Diversity therefore is the solution. “I think, given the fact that the industry is still young and immature, diversity is a key strength in the development of a company.”  Diversity in terms of technological skills: making an engineer with a background in conventional manufacturing technologies and an AM engineer work together for instance; but also, diversity in terms of professional experiences: an experience in AM might be good but not always enough – especially in leading positions that require a more diversified background.

Only in diversity, one can “create new ways to solve problems.

Learning from each type of customer

 GE Additive is seen and is a major player of the AM industry, which mainly attracts companies of this league. However, reality shows that it works both with SMEs and Fortune 500.

The VP explains that some SMEs usually start with one machine and/or less than 5 machines, but they can also collaborate with universities that already have their equipment to achieve their project, and sometimes this can lead to collaborations that move the industry forward.

Learning from market development

From a technology perspective, GE Additive has quickly expanded its offering in the additive manufacturing industry. In addition to Arcam EBM Technology, the AM division of General Electric also delivers binder jetting technology. Even though he did not go into details, Oliver promises that we might expect a lot from the company at this level.

On the other side, even though its development is less about regions and more about industries, the market advancements enable to produce anywhere an operator wants.

As long as you get the recipe in your hands, you can turn any model into a physical part anywhere you are in the world. More companies understand that they would be more flexible in manufacturing, comments Oliver.

For the CEO, one thing is undeniable: “Anybody making a metal part today at some point, will deal with AM.

While GE Additive customers are always investigating new areas of application, Oliver points out the increasing use of AM in sectors such as tools & dies as well as oil and gas – which can see millions in savings via applications.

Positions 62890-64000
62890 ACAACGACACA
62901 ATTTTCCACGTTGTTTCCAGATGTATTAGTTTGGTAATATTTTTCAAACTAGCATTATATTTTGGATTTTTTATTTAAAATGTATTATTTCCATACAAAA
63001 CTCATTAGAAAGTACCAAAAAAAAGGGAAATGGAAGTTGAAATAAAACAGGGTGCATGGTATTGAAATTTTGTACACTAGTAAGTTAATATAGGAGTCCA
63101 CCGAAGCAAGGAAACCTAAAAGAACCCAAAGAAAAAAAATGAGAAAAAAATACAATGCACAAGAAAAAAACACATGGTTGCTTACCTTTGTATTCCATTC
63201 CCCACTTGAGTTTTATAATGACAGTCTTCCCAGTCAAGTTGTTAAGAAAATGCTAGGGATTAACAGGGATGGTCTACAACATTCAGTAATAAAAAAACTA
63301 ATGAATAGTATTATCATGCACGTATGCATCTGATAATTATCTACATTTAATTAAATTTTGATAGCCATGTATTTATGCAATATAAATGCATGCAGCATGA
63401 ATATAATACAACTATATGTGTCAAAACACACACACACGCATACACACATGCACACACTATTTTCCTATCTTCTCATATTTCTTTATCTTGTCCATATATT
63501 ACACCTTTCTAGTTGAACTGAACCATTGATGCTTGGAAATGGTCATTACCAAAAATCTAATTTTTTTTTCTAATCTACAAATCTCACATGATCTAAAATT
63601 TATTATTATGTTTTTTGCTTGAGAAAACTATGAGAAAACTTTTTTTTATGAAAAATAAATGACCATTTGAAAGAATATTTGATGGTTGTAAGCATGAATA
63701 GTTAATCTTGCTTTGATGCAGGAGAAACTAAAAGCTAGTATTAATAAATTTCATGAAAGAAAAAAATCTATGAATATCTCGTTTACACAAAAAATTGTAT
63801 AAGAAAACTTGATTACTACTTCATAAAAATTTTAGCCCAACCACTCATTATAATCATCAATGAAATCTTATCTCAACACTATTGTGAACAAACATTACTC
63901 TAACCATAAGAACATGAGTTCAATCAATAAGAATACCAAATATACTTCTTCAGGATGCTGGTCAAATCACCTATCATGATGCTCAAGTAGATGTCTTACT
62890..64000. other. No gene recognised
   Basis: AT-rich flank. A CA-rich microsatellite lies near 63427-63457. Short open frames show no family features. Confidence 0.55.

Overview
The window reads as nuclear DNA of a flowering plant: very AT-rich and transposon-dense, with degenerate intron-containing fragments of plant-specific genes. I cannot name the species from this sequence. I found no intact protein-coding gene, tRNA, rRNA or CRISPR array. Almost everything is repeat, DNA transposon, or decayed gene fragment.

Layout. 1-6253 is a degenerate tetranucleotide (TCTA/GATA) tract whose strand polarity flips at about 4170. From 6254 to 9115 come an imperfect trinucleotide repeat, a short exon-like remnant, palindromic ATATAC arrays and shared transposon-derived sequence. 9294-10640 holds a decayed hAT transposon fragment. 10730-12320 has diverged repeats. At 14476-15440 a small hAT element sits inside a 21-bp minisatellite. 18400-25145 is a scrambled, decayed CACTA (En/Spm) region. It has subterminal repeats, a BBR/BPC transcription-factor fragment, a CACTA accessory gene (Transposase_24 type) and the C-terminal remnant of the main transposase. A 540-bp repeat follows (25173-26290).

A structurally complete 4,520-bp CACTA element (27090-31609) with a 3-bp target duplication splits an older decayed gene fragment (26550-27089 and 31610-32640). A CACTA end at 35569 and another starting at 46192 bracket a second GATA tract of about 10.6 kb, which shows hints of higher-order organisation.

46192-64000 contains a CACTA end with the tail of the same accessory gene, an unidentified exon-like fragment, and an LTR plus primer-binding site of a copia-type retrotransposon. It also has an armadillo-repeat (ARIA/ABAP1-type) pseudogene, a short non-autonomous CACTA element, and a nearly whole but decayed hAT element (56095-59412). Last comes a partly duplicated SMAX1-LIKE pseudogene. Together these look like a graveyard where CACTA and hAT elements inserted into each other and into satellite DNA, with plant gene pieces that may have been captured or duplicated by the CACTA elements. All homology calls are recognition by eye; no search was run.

In the same vein, the space industry is becoming a major adopter of AM. Players of this industry are mainly based in the USA – for now and as far as GE Additive’s clients are concerned -. They can produce parts fast enough for rockets. In a nutshell, they are doing a lot of things and are capitalizing on the benefits of AM. “This is a fun place to be right now. We are having fun on providing them with all kinds of solutions and they are helping us to improve our machines.

In the end…?

Despite these positive outlooks on AM, it should be noted that there is still a lack of understanding to what it takes to industrialize the whole process.

For GE Additive, it's about learning how to play with a new instrument. It is sometimes frustrating for companies, but it can also be frustrating for manufacturers. It takes time to learn something different. The learning curve is too long, especially for certification processes. But we're here to help them and show them that we can shorten that time tremendously. The good thing is that, with the combination of hardware, materials and software, GE Additive will not make the same mistakes as GE or GE Aviation. So, AM is not a small matter. There won't be small companies, but really big companies. Do they not say that sky is the limit?